For a long time now, the family unit has been regarded as a potential target for nursing care. Lundy and Janes (2009) have provided a generalized family-focused nursing intervention for application in those families faced with the problem of substance abuse. In this case, the nurse offers family support with a view to promoting their goals and interests. In addition, when all members of the family are involved in such a strategy, this is in a way a form of family mobilization and by utilizing the strengths of the family the teenagers with the problem of substance abuse can be influenced positively. Moreover, by offering sibling support, the nurse is also in fact assisting the family to better understand the importance of providing attention and support to the other siblings who have not yet started abusing drugs. Moreover, this intervention strategy is also important because it enables the parents to better understand the various theories regarding the causes of substance abuse, as well as how the different substances affect teenagers.
Even as statistics indicate a reduction in the number of adolescents who abuse drugs since 1996, nonetheless, schools still remain by far one of the most effective intervention strategies in preventing teenage drug abuse. Without a doubt, it is during the middle adolescent years that a lot of teenagers often experiment with various drugs. In the school intervention strategy, the teenagers could be introduced to such a strategy program as the comprehensive school health. Lundy and Janes (2009) report that this is a broad strategy aimed at improving the overall health of the students. The movement regards health and education as highly integrated. Children are also thought to learn better when there is a balance between health and education. The primary objective of the movement is to improve the risk behaviors of students in the areas of drugs and alcohol abuse, tobacco use, physical activity, unintentional injuries, and sexual intercourse.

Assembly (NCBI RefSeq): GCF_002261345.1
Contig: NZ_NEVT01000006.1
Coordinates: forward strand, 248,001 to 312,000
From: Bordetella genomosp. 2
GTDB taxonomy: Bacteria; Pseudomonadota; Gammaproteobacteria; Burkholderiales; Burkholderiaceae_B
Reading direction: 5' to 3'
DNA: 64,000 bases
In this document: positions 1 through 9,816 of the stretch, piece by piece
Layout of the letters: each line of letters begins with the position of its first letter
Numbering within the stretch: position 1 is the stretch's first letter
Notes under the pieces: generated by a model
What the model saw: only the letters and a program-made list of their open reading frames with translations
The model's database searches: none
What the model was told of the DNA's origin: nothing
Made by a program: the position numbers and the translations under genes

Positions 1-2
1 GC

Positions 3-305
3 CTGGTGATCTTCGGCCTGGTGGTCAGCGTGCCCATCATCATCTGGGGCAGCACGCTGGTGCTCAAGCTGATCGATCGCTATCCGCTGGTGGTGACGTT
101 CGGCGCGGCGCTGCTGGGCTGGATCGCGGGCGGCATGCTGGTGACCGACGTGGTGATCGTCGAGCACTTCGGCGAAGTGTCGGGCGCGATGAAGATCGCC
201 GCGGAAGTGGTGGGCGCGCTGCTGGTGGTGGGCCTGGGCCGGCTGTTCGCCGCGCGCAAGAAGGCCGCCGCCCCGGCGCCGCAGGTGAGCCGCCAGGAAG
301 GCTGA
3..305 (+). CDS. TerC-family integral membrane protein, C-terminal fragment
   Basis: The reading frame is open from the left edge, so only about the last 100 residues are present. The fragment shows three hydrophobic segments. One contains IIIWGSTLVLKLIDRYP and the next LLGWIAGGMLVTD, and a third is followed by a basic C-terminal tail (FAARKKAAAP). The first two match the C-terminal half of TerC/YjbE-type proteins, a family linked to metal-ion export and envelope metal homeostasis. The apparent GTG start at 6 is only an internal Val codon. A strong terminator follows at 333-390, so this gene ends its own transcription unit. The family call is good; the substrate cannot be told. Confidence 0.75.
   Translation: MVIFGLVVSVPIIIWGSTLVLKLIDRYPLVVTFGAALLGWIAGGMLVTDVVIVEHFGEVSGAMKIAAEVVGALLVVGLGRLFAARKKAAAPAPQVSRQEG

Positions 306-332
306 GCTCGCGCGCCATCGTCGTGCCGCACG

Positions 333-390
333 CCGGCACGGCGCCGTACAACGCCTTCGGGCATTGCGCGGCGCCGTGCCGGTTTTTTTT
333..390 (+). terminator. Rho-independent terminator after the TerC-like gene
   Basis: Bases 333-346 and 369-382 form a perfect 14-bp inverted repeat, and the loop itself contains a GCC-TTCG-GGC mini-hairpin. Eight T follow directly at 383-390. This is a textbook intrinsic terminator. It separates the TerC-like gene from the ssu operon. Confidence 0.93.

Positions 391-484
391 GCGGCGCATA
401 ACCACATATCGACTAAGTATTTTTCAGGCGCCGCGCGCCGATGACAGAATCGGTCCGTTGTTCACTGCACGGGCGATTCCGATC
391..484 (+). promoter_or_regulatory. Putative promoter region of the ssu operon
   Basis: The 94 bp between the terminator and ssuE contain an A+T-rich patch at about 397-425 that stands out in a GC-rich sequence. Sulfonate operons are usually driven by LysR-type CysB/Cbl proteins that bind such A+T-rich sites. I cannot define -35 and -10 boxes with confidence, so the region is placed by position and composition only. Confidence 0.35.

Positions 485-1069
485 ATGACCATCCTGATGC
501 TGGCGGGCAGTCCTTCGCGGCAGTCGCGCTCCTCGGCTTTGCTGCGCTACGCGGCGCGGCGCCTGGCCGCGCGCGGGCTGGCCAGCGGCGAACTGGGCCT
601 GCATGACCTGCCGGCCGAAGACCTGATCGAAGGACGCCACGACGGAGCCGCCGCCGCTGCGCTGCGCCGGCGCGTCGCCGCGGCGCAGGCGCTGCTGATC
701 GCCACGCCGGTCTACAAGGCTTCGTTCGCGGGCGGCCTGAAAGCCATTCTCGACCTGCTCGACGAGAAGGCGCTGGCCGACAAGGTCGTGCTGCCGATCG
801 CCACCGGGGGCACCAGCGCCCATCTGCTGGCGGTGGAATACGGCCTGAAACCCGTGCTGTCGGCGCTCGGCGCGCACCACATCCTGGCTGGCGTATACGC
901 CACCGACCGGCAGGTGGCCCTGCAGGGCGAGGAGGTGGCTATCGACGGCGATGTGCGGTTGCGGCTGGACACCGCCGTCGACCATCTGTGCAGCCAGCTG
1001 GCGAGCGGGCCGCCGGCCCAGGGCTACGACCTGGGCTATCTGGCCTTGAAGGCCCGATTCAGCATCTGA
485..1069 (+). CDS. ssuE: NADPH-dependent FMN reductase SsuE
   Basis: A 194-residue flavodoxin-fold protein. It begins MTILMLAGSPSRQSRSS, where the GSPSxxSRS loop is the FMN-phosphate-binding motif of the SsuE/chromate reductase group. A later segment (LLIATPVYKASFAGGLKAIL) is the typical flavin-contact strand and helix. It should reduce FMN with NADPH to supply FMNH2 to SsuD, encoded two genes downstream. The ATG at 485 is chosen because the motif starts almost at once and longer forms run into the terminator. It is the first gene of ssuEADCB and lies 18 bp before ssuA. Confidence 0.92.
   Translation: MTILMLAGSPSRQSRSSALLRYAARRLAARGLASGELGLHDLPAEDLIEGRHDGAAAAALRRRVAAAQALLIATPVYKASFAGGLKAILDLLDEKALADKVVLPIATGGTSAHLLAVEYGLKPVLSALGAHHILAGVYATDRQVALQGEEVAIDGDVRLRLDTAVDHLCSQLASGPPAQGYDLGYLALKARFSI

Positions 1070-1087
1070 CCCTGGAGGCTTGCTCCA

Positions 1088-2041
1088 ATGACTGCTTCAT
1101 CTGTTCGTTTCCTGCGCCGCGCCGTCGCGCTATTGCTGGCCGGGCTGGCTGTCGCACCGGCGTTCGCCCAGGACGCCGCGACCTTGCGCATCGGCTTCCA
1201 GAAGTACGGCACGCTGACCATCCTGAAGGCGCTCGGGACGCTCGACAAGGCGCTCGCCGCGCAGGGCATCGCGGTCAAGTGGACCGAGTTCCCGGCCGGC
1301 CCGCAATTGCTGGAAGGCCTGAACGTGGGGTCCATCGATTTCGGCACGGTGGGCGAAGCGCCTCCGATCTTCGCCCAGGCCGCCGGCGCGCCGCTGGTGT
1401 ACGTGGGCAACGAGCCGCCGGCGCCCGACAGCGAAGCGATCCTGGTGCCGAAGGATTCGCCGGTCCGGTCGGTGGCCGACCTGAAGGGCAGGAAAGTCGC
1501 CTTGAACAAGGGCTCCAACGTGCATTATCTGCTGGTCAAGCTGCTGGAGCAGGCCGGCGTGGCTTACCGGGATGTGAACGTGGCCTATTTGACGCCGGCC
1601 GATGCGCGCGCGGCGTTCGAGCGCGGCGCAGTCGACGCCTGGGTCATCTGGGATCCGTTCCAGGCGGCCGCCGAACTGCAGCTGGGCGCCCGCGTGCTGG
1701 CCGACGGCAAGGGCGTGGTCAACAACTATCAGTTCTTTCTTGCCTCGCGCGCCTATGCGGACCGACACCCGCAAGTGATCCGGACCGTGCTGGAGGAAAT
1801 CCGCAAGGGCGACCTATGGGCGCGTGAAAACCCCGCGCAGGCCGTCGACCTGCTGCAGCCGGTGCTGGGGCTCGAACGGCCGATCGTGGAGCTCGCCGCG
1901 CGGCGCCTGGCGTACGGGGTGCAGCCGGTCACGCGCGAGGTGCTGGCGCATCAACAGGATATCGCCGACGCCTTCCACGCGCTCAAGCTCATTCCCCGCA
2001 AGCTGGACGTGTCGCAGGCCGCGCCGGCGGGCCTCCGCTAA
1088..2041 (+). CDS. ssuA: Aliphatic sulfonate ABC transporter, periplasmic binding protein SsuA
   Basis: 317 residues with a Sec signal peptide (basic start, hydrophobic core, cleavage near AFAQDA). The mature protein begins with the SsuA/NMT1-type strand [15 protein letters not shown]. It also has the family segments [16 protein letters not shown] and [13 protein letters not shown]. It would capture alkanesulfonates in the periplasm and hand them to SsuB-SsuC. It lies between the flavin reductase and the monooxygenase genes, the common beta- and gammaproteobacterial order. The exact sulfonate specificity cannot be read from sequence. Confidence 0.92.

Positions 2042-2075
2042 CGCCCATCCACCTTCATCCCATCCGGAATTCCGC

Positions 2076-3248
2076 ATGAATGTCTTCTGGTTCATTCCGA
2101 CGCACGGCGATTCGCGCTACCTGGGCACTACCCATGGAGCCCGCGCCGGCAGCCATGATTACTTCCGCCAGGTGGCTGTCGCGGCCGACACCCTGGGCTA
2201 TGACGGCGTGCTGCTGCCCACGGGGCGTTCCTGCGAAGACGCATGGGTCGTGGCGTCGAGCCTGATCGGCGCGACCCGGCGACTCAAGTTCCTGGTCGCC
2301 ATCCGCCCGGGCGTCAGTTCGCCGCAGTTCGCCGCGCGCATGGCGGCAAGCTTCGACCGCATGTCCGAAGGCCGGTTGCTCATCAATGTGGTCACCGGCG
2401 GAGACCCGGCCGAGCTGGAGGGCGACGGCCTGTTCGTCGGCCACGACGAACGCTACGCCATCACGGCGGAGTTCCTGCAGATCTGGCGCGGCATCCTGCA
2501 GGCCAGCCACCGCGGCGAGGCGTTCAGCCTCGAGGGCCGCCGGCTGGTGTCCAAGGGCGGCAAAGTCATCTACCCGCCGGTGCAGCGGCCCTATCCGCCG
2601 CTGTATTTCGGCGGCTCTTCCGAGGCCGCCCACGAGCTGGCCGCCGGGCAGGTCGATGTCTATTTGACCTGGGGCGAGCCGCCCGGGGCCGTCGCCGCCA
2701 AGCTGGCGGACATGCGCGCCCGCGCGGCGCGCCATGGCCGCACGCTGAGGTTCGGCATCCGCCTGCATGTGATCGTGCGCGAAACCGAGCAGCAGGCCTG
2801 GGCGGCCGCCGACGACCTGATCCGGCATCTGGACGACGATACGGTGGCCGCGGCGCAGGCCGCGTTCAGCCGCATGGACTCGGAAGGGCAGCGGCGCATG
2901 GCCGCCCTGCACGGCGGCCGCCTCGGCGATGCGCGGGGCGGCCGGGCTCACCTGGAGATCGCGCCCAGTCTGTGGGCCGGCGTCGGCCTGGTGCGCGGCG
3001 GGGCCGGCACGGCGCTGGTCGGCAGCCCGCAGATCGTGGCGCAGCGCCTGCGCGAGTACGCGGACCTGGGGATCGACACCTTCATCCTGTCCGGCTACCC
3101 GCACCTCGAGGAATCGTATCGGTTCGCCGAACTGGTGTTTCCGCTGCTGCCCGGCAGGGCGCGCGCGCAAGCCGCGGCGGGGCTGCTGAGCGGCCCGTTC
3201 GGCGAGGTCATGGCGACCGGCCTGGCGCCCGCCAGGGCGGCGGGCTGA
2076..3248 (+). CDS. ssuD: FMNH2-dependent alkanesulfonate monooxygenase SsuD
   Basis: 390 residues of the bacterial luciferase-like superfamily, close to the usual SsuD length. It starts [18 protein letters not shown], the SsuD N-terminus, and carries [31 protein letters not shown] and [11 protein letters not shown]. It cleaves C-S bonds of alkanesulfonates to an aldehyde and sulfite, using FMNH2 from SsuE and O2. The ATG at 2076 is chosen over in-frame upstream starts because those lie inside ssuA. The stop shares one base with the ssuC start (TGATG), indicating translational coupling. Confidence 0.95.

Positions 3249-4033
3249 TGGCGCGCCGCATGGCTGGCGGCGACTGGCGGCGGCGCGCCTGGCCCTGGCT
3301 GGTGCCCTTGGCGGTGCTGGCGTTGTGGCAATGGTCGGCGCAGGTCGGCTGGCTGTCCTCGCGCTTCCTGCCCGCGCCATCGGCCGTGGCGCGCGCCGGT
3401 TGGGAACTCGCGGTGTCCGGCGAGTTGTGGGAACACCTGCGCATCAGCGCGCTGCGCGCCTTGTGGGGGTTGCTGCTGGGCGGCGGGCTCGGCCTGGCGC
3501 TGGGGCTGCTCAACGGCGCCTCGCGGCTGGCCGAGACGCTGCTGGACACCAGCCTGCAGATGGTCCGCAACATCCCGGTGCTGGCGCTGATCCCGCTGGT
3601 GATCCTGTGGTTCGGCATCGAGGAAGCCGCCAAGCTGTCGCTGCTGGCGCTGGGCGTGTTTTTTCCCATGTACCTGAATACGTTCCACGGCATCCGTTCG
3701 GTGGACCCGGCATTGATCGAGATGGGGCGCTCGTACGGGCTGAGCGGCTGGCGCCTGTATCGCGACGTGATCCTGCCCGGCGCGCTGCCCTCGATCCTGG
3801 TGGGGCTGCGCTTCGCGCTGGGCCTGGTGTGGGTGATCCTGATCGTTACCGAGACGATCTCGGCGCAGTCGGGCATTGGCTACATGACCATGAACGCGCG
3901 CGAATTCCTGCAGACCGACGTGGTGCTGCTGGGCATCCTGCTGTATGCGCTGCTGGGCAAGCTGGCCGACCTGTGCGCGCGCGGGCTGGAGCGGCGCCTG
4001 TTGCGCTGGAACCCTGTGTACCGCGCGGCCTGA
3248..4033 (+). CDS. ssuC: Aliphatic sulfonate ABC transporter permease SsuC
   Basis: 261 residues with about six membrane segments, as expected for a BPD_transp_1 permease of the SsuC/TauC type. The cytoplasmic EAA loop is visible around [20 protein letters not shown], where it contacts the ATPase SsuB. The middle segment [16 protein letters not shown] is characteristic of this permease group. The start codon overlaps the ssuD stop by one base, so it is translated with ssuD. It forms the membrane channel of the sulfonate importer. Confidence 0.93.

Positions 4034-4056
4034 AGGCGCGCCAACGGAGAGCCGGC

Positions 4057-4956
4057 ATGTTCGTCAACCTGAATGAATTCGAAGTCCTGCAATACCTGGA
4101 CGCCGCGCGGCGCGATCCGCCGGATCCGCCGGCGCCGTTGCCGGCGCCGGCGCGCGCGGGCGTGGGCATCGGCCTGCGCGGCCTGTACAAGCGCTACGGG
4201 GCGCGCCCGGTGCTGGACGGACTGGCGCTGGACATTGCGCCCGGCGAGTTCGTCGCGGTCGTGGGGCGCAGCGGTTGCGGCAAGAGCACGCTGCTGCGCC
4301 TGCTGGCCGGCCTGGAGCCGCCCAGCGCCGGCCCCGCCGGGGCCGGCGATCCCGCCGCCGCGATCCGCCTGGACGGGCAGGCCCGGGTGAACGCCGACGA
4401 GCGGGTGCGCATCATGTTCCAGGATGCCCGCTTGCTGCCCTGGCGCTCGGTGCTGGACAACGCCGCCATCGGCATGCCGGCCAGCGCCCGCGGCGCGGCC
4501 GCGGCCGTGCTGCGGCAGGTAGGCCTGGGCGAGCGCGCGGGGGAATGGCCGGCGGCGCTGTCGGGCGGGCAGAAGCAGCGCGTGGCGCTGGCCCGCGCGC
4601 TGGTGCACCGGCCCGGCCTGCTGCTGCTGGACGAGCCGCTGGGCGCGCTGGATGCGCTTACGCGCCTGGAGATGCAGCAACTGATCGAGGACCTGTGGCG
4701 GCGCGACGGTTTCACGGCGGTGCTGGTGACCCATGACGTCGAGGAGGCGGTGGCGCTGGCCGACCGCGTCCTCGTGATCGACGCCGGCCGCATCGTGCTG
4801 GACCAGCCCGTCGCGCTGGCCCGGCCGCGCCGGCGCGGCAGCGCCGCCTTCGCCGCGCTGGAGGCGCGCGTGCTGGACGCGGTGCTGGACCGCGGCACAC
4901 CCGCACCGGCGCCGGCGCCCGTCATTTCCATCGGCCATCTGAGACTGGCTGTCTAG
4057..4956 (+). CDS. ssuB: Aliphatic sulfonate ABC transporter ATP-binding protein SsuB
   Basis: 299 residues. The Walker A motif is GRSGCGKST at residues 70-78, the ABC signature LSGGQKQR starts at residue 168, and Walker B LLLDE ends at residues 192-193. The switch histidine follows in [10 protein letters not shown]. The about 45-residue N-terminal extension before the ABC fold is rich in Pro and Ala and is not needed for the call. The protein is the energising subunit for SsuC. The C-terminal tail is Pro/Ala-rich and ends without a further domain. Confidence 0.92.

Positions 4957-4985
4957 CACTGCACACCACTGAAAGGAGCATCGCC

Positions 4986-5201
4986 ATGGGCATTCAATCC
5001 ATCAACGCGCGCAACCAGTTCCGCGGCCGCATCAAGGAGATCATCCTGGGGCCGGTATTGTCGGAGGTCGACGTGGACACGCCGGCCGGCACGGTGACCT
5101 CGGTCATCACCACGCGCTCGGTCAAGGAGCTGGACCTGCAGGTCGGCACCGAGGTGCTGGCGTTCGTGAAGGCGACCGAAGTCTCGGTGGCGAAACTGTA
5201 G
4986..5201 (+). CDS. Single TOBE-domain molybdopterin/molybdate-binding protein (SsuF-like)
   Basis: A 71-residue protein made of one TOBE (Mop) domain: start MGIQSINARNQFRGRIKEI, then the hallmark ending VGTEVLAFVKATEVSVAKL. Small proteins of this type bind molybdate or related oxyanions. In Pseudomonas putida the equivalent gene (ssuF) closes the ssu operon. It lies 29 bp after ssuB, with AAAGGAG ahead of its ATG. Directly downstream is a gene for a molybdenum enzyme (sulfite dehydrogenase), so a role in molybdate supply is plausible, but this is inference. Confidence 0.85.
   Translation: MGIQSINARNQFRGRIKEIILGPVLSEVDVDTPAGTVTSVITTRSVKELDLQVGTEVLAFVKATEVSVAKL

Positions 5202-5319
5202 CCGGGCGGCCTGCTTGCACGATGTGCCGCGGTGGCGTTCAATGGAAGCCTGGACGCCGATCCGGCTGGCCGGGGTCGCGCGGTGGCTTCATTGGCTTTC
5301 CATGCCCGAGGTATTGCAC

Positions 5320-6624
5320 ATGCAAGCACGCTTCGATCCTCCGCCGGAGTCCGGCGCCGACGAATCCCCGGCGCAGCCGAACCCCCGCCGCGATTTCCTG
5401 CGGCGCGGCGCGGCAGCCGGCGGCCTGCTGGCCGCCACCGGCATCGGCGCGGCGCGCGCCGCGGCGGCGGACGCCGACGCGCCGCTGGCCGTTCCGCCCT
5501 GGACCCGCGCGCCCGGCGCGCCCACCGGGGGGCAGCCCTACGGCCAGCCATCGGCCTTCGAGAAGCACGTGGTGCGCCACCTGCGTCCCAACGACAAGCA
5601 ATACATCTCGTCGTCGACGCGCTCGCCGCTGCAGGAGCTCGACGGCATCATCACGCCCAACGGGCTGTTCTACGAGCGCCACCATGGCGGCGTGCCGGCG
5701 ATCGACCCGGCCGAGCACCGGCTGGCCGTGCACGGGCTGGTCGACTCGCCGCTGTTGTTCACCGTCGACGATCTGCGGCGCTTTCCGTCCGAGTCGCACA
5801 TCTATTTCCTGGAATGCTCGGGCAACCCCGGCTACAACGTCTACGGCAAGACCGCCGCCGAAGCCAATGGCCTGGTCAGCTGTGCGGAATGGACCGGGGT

The participation of the community is vital in the fight against teenage drug abuse. In addition, the media could also play a pivotal role in creating increased awareness of the dangers of drug and alcohol abuse by teenagers. Members of the community are also called upon to undertake community surveillance programs by operating with the law enforcement officers to ensure that they report any suspicious incidences or cases of people who could be implicated with the sale of drugs and alcohol to teenagers.
Moreover, community policing could also be very helpful as the larger community would also become more vigilant in watching over the neighborhood or possible burglary incidents that have also been associated with the use of drugs.
There is a need to intervene in helping to reduce the increased cases of drug and substance abuse among teenagers. Statistics indicate that in recent years, the use of illicit drugs among teenagers between the ages of 12 and 13 years almost doubled between 1996 and 1997. Although the incidences of drug use among this group were found to have reduced between 1997 and 1998, nonetheless that of the teenagers between the ages of 12 and 17 years has been enjoying a double-digit increase year-on-year. It is therefore the responsibility of the families, the schools, and the community at large to engage in a concerted effort with a view to helping reduce these escalating rates of drug abuse among teenagers.
Why the interventions are expected to be successful
On the basis of the structure, content, and delivery of the aforementioned interventions, the expectation is that they will be successful. To start with, the family intervention strategy is a family program whose audience would be the high-risk teenagers for drug and alcohol abuse, along with their families, in a clinical setting. With regard to the content of this particular prevention program, the family would benefit from information on the symptoms of drug abuse, along with the parenting skills. These are vital in helping the parents to detect the use of drugs by teenagers by recognizing the symptoms. Accordingly, they are then in a position to conduct home drug-testing or even impose a curfew on the teenagers. Moreover, through this intervention program, the family could also benefit from family therapy services.
With regard to the school-based intervention program, the students could benefit from information on drug effects and from skills development in-service skills. The method of application could involve norms change, while the services to be conducted include school assistance and counseling.